January 2010

ASCD Whole Child Bloggers

Upcoming Whole Child Podcast: School Climate

Rules and norms, sense of physical security, support for learning, social and civic learning, interpersonal relationships, and respect for diversity are only a few of the dimensions of school climate. We're talking about the quality and character of school life. Why? Because research and common sense reaffirm that focusing on the social and educational atmosphere is critical to student success, yet many schools and districts do not assess climate or include it in school improvement plans. How can schools develop a positive school climate that fosters teaching, learning, and the development of the whole child?

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David Snyder

New study on the lasting value of early childhood education

It's a tradition on Saturday Night Live's fake-news segment "Weekend Update" to poke fun at studies that produce really obvious results; e.g., "A person who suffers two sharp, powerful blows to the head within a short period of time can suffer brain damage or even die. This according to a new study in the medical journal Duh."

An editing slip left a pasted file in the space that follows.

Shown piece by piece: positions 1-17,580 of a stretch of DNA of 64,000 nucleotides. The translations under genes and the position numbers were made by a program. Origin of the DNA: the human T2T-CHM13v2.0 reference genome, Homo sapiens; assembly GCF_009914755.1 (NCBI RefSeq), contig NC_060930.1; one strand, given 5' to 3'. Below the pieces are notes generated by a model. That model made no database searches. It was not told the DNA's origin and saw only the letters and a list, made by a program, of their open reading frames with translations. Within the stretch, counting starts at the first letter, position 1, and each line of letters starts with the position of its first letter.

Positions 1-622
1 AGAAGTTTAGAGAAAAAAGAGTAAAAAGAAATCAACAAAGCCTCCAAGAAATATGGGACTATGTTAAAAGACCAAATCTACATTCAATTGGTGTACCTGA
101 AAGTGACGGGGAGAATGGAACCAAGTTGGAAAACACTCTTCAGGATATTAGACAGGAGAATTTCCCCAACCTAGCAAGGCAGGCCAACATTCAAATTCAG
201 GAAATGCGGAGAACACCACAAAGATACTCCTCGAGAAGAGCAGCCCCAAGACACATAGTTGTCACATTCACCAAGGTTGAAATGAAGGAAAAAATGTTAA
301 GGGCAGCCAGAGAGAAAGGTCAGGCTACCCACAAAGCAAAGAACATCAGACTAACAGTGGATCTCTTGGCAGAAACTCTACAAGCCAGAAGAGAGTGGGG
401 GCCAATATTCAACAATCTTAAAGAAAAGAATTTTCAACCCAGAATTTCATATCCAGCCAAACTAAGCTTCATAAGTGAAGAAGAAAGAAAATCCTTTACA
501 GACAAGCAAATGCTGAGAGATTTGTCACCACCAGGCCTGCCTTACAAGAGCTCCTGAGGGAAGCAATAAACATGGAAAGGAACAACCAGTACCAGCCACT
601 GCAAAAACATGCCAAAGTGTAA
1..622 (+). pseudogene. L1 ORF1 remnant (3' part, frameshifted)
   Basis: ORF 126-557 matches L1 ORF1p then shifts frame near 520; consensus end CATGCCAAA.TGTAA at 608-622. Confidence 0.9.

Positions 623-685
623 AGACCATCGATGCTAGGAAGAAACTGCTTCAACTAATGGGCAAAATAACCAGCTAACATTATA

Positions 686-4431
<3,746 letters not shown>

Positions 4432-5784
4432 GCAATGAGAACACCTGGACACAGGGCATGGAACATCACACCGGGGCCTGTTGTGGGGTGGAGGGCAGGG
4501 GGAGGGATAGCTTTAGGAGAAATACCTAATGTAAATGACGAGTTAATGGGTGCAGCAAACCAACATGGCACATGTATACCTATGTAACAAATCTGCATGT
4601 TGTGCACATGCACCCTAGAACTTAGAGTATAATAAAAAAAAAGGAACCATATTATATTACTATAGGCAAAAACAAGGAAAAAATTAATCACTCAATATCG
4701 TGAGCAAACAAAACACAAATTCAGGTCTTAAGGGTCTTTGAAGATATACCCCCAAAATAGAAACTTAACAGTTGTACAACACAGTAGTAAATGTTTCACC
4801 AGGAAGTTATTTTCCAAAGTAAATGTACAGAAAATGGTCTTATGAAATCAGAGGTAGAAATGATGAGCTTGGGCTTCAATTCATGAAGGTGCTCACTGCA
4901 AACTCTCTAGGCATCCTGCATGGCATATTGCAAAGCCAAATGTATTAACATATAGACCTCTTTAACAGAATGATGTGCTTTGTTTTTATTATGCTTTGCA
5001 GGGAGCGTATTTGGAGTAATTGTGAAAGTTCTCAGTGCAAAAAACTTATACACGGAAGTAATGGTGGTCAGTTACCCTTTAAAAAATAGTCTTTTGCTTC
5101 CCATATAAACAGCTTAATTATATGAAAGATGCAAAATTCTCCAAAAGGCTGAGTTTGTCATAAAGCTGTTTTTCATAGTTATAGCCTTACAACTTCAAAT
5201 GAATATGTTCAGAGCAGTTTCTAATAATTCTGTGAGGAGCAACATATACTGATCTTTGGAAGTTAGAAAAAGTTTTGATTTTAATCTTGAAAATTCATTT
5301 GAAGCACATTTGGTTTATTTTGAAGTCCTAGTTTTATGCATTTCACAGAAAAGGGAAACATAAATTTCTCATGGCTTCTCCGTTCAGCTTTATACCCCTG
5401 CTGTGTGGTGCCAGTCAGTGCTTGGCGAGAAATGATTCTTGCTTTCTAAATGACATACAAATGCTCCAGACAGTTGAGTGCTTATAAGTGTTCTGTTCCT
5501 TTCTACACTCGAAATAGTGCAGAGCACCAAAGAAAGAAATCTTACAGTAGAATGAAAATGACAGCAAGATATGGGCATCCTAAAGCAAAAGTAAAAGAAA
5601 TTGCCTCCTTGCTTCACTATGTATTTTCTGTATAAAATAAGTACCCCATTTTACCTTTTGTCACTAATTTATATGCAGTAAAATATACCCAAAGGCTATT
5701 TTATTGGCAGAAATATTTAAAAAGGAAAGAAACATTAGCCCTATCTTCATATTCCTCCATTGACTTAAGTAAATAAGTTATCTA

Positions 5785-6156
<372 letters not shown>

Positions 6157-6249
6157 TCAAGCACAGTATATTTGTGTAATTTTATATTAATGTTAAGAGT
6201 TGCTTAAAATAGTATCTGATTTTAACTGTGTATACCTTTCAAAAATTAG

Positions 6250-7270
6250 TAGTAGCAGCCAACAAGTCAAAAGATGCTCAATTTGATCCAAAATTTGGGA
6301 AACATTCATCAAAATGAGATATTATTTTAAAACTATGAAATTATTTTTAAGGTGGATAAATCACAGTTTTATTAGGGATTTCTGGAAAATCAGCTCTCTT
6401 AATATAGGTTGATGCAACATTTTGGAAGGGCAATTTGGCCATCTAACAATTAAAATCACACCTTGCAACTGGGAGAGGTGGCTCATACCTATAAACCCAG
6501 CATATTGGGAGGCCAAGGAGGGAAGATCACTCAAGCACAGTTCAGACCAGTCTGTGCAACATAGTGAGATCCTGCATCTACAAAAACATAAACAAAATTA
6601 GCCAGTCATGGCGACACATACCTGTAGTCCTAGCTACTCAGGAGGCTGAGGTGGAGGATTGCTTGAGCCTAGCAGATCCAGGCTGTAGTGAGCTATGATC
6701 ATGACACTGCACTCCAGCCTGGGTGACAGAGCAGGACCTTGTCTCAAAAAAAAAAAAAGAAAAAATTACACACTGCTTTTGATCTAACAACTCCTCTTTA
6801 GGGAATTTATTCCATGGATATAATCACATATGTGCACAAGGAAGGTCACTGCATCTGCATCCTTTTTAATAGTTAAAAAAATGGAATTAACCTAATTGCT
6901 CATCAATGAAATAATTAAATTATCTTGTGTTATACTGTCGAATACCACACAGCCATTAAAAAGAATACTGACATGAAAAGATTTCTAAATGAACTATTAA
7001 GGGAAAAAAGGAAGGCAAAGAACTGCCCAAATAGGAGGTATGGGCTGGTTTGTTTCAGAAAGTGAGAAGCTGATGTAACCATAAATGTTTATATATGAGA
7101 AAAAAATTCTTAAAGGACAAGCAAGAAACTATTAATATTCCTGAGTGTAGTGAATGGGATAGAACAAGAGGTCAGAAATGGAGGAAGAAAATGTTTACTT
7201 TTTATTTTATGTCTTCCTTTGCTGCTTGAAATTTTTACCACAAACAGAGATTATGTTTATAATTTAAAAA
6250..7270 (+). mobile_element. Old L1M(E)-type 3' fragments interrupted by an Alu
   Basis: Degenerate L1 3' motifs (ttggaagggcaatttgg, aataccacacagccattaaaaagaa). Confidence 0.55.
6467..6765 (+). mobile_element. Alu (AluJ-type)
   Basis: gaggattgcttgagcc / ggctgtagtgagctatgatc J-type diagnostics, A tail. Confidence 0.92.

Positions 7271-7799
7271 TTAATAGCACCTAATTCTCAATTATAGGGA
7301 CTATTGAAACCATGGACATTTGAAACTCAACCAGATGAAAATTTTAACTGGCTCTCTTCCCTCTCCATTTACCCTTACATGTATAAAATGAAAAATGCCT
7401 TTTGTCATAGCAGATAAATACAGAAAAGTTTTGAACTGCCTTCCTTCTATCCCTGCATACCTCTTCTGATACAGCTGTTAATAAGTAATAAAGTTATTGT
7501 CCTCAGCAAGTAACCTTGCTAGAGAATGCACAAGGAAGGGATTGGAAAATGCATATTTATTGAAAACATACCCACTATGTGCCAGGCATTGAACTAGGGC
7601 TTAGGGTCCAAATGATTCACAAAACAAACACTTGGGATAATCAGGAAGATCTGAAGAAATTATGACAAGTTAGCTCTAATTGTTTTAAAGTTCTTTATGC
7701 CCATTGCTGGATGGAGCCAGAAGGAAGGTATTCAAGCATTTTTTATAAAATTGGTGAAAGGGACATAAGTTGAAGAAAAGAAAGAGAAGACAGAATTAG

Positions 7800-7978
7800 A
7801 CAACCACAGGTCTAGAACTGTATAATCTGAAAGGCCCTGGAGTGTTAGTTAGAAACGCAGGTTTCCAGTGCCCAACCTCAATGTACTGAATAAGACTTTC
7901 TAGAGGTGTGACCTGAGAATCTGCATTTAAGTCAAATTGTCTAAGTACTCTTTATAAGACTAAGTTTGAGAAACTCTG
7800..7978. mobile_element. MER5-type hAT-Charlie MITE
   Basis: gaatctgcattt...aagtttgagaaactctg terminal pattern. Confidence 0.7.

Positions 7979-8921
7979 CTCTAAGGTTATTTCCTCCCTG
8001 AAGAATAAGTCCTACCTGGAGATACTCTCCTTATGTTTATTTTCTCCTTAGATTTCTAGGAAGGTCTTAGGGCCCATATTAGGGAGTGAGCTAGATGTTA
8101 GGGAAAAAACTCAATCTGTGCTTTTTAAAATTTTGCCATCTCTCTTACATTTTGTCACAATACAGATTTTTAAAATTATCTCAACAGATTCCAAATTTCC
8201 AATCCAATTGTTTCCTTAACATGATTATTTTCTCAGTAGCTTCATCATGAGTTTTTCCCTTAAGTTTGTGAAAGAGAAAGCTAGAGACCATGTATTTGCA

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ASCD Whole Child Bloggers

Beneath it all: Trust must be present to educate the whole child

According to research from Bryk & Schneider (2002), schools with high trust levels are more likely to be ranked in the top quartile on standardized tests and three times more likely to report gains in reading and math scores. 

When we educate students without first building a foundation of trust, students are often less receptive, more distracted, and disinterested. It's no surprise then that students thrive in environments where trust is present. Our challenge is to create school environments where trust is present so that we can ensure each student is healthy, safe, engaged, supported, and challenged.

How do you develop trust with students who struggle to believe you are trustworthy? What is the cost of not nurturing trusting relationships with students?

Melissa Mellor

ESEA Reauthorization and the Whole Child

Educators must take advantage of the impending reauthorization of the Elementary and Secondary Education Act (ESEA) to ensure that a comprehensive whole child approach to learning becomes a national priority, writes ASCD Executive Director Gene Carter in his "Is It Good for the Kids?" column this month.

Carter points out that promising examples of a coordinated, whole child approach to education exist at the local and state levels, from superintendents in Pennsylvania and Washington State who have integrated the whole child framework into their district improvement plans to education, youth, and community groups in Massachusetts that have joined together to spearhead Success for Life, a collaborative effort to advance the lifelong prospects of youth.

The federal government is beginning to take a cue from these local efforts, Carter contends, but hasn't made the whole child approach enough of a priority by including it in the Race to the Top Fund's competitive priorities.